Simple Web Server in NodeJs

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In the previous tutorial, we learned to write a basic nodejs app that only printed some text to the screen — call it an “Hello World” app if you like — just to test that nodejs is working.

But nodejs is typically run as a web server processing http requests.  We will show you how to do a simple web server in this tutorial.

1. In a node.js project directory which we will call “simplewebserver”, write the following into a file called “server.js”.

nodejs simple web server

nodejs simple web server

2.  require(“http”) tells node that we will be using one of its built-in library.  In our case, we will be using its “http” library.  We store an instance of this library in the http javascript variable.

3. The http library has a function createServer() which as its name imply creates an http server, which we then store that instance of the server into the server Javascript variable like so…

var server = http.createServer();

4.  The function createServer actually requires a function as an argument.  This function takes two parameters: a request and a response.  Inside this function we write code that tells nodejs what to do with requests that are coming in and what to output as response.

var server = http.createServer(function(request,response) {
 response.writeHead(200, {'Content-Type': 'text/plain' });
 response.write("Some HTML here");

The response.write() write out some HTML.  The response.end() must always be included and it also can write out some HTML.  Or can be used just to end the writing.  The response.writeHead writes the response header with status code 200 (meaning “OK”).   The call to writeHead can be omitted because the nodejs guide says …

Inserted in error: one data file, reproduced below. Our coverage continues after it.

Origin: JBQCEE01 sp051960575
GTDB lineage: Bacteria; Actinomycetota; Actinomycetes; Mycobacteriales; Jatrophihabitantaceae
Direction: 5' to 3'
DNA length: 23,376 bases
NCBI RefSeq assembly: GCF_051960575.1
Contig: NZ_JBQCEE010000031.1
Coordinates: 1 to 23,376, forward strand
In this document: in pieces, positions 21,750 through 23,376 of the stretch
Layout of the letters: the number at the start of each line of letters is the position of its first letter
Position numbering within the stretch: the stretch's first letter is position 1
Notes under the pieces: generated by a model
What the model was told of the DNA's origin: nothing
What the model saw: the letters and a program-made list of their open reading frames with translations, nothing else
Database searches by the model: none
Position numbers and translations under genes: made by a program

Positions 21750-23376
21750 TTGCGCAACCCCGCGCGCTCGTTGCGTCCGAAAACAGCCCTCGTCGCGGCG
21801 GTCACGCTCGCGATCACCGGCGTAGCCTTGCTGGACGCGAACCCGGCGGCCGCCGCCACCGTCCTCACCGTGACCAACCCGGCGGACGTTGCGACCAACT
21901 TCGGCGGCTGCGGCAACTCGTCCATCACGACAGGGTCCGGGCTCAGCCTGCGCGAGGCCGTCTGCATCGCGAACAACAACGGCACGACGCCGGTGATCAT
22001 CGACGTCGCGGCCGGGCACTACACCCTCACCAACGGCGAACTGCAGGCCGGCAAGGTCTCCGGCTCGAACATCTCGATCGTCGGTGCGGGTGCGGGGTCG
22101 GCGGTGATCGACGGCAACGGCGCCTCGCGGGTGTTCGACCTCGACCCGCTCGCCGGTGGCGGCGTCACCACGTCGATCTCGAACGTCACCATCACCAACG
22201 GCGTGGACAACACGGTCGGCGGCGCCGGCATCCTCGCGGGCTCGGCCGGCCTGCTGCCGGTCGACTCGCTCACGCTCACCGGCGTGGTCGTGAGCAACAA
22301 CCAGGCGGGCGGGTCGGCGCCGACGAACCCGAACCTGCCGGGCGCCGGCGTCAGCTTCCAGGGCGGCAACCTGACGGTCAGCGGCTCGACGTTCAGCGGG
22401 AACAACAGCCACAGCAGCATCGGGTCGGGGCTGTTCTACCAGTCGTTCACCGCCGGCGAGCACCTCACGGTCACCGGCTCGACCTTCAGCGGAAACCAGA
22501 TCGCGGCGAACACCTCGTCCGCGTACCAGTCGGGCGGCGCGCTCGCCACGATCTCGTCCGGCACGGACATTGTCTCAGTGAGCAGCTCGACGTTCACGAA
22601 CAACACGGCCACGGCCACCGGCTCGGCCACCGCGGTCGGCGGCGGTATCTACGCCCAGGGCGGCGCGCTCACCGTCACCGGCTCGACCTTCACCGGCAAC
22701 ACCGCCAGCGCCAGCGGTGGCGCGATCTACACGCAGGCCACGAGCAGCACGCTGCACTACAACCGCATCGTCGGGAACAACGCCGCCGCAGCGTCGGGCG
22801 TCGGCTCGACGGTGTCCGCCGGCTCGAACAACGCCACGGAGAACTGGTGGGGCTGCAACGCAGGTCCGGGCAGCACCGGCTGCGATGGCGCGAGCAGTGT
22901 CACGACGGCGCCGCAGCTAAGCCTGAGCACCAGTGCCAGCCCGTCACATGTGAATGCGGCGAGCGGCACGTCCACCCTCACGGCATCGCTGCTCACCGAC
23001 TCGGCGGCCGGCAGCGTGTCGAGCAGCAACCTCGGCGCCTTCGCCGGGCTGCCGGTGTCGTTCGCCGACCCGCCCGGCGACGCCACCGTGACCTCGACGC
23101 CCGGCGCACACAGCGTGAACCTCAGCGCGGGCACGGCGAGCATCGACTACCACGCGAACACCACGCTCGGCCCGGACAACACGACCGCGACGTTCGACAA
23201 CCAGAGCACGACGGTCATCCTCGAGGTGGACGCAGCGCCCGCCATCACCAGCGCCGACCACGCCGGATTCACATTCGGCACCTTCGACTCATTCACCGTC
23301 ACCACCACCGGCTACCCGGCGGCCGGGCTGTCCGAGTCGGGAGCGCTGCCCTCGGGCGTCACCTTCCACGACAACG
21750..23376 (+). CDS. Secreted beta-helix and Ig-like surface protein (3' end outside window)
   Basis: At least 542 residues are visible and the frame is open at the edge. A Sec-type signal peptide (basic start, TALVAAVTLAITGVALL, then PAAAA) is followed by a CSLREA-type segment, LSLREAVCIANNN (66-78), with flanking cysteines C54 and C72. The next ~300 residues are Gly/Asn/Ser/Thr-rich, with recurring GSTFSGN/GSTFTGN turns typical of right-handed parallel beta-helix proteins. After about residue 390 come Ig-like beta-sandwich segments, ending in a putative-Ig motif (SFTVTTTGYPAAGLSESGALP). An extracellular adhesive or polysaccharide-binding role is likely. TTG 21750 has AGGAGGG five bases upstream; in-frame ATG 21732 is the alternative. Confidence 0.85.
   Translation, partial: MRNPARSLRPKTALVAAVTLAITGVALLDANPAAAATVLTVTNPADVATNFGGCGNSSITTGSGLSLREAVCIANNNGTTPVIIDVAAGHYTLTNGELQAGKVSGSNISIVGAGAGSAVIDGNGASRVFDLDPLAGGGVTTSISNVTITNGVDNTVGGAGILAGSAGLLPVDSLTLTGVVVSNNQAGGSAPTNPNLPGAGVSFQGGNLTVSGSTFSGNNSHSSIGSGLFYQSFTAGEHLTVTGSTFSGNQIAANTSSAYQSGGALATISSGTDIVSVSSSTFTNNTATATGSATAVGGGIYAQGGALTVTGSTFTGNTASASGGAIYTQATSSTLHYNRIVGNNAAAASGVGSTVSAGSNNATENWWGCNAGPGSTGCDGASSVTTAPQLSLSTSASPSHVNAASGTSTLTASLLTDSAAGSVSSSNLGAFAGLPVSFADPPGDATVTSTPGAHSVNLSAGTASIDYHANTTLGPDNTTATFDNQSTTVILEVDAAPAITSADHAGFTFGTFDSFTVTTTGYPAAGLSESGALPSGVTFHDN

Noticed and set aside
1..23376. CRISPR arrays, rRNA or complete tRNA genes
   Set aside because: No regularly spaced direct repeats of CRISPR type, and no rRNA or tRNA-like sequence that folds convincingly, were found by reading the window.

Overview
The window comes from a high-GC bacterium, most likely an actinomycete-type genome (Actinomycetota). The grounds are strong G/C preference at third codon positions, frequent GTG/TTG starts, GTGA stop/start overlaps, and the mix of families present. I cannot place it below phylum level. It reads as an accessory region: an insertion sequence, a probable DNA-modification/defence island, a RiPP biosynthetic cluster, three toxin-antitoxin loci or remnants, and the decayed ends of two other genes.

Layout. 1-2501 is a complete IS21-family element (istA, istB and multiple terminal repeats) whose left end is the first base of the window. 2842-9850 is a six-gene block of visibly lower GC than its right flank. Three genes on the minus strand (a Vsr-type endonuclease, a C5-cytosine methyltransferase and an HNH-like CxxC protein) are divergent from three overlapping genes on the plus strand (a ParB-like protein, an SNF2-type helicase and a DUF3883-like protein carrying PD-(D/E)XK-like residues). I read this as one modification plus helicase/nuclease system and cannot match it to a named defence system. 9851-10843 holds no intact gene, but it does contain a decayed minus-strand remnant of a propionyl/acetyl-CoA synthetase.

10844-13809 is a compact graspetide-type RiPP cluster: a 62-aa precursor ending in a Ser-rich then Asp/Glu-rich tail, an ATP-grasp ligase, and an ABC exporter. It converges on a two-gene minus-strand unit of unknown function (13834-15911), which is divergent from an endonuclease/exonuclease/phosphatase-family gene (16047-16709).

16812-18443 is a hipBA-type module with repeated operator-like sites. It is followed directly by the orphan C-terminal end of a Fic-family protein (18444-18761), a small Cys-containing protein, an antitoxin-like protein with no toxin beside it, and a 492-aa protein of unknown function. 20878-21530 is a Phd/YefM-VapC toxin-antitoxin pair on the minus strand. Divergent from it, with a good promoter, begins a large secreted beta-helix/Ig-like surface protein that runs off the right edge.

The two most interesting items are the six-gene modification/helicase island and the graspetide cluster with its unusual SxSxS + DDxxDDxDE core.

“If you call response.write() or response.end() before calling this, the implicit/mutable headers will be calculated and call this function for you.”

5.  That tells nodejs what to output, but we still need to tell it to start listening to requests.   We choose for it to listen on port 3000 (only because that is the default port that expressjs listens on).

console.log("server listening on port 3000...");

By the way, this tutorial is just for learning.  On a production environment, we would typically use expressjs with nodejs and not be writing this type of code.

6.  Run the server at your nodejs command window with …

node server.js

You should get back in the console …

“server listening on port 3000…”

7.  Bring up a web browser pointing to “http://localhost:3000/” and you should see “Some HTML here” as output.

8.  Do Ctrl-C in nodejs console to terminate the server.